Very little remains of the Brigham Brick Yard which was located along the Hudson River shoreline in Kingston, NY. Located nearby are also the ruins of the Schultz Brick Yard (not pictured here), including a tall chimney.
More information: Brickcollecting.com
Location: Bing Maps (41.951981, -73.961922)
I believe these abandoned train cars are associated with the Catskill Mountain Railroad. Since these photos were taken, the train cars have been moved.
Location: Google Maps (41.943836, -74.045882)
The Shultz Brick Yard operated in Kingston, NY from ~1876 to 1940s. All that remains now is a chimney, a former mule barn which was repurposed and then again abandoned, and a bunch of bricks. A derelict wooden barge is located nearby, in the Hudson River.
More Information: Hudson Valley Ruins and BrickCollecting.com
Location: Bing Maps
Photographs of the former Hudson Cement Company, located in Kingston, NY. The facility operated from the 1950s to the 1980s. These white cement silos still stand on the abandoned land, which will likely be demolished for new development along this prime waterfront property.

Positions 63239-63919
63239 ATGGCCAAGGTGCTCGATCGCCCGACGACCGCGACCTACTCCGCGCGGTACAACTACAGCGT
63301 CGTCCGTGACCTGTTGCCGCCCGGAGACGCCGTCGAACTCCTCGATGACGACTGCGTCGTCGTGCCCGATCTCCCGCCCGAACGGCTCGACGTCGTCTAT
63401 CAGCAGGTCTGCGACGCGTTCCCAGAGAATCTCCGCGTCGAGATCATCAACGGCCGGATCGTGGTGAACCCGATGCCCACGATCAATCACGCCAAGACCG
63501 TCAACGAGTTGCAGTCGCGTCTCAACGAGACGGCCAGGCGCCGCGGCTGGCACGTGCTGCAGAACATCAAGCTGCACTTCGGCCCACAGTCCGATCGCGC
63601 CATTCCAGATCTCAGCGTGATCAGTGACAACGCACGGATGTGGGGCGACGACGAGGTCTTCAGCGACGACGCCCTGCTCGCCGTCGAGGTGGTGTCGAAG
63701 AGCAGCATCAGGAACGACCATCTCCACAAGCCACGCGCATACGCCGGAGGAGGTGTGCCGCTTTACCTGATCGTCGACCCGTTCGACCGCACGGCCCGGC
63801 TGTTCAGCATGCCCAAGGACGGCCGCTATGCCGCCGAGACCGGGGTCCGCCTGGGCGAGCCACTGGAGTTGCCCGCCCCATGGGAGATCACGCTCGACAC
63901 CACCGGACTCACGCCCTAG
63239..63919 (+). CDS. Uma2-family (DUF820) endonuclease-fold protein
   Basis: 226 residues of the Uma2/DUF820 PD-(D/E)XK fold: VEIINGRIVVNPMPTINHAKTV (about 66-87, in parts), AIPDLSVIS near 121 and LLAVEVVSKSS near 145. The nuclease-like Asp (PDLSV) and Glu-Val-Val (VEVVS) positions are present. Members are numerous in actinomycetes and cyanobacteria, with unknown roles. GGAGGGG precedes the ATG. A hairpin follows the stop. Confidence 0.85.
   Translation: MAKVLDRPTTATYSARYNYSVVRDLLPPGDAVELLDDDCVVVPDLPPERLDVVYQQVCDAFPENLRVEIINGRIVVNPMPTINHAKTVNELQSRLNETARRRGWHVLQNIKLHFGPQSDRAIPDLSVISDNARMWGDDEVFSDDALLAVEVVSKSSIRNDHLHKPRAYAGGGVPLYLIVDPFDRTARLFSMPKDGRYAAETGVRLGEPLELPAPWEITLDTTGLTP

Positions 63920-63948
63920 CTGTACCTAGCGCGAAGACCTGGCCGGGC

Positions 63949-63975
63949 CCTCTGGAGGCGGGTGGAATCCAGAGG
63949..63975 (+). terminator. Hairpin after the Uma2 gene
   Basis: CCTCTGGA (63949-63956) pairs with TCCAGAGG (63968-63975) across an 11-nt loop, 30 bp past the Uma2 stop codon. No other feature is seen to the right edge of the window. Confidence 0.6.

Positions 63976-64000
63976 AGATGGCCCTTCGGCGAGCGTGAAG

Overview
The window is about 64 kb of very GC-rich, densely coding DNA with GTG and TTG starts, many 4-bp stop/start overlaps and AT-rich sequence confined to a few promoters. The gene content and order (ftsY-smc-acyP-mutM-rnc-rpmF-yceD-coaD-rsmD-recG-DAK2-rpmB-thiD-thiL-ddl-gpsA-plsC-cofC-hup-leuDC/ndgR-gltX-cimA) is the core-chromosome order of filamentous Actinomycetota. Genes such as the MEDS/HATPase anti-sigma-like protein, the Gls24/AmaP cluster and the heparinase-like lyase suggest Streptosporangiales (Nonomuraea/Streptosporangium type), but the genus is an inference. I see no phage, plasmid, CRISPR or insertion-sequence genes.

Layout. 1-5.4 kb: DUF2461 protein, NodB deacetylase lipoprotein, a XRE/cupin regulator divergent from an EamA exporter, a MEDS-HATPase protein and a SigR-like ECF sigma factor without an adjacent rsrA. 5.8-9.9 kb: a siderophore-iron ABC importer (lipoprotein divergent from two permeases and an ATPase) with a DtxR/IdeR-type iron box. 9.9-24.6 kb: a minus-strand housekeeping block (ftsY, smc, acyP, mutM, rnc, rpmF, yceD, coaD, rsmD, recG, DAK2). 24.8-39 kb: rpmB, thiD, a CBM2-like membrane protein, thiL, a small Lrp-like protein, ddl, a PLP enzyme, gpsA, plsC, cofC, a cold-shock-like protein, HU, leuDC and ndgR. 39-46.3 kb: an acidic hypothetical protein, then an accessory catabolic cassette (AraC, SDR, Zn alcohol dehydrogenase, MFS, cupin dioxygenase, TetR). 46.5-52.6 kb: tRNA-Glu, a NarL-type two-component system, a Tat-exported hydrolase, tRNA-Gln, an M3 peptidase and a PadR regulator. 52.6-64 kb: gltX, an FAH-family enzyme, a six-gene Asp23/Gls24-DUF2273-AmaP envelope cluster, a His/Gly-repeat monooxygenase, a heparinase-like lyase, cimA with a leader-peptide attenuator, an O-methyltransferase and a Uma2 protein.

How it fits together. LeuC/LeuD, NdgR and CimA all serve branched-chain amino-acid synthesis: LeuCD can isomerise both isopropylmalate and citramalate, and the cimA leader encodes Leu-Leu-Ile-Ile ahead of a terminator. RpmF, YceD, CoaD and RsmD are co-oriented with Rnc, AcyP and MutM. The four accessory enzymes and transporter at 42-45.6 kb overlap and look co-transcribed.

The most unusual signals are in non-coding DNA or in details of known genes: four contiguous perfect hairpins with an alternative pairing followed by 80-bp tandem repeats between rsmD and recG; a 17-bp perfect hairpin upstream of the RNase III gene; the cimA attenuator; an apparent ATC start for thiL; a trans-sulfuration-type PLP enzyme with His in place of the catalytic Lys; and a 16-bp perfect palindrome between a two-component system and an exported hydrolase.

More information: Hudson Valley Ruins website
Location: Bing Map
Information about this site can be found at this website. Some information quoted from that website:
In Ponckhockie stands a ruin at the dead end of little-traveled Yeomans Street. Its high concrete facade looks vaguely like a church, but in fact it was built about 1870 as a mule barn for the Newark Lime & Cement Manufacturing Company, Kingston’s “largest manufacturing establishment” in 1880. The barn itself demonstrated through its concrete walls the structural and decorative possibilities of the company’s product. The manufactory closed in 1905. Some 20 years after the closing, Emanuel Baptist Church prepared the ground level of the building as temporary quarters for the church. At the same time ambitious plans were announced to turn the structure into “an up to date religious and social center”. Looking at the property now, there is no indication of how the interior was revamped for the church’s use. The only clear sign of the church’s presence is a broken and weathered segment of the cornerstone inscribed with the church’s and King’s names and the church’s founding date, 1926.
Map: Location on Bing Maps
Located on Route 28 in the Town of Kingston, this site has had several uses including a tavern, a meat store, and selling doll houses. The building was constructed prior to 1925.
Link: News article
The Hutton brickyard operated near Kingston Point from 1865 until 1980. The yard includes three connected steel frame kiln sheds originally erected in 1928 at the Excelsior brickyard in Haverstraw, NY and moved to Hutton in 1940. After closing, the site was operated as a restaurant which has since closed. The Lidgerwood crane on the site is the last such brickyard relic of its type on the Hudson River. The site is in danger of being demolished for new redevelopment.
Map: Location on Bing Maps
Link: More information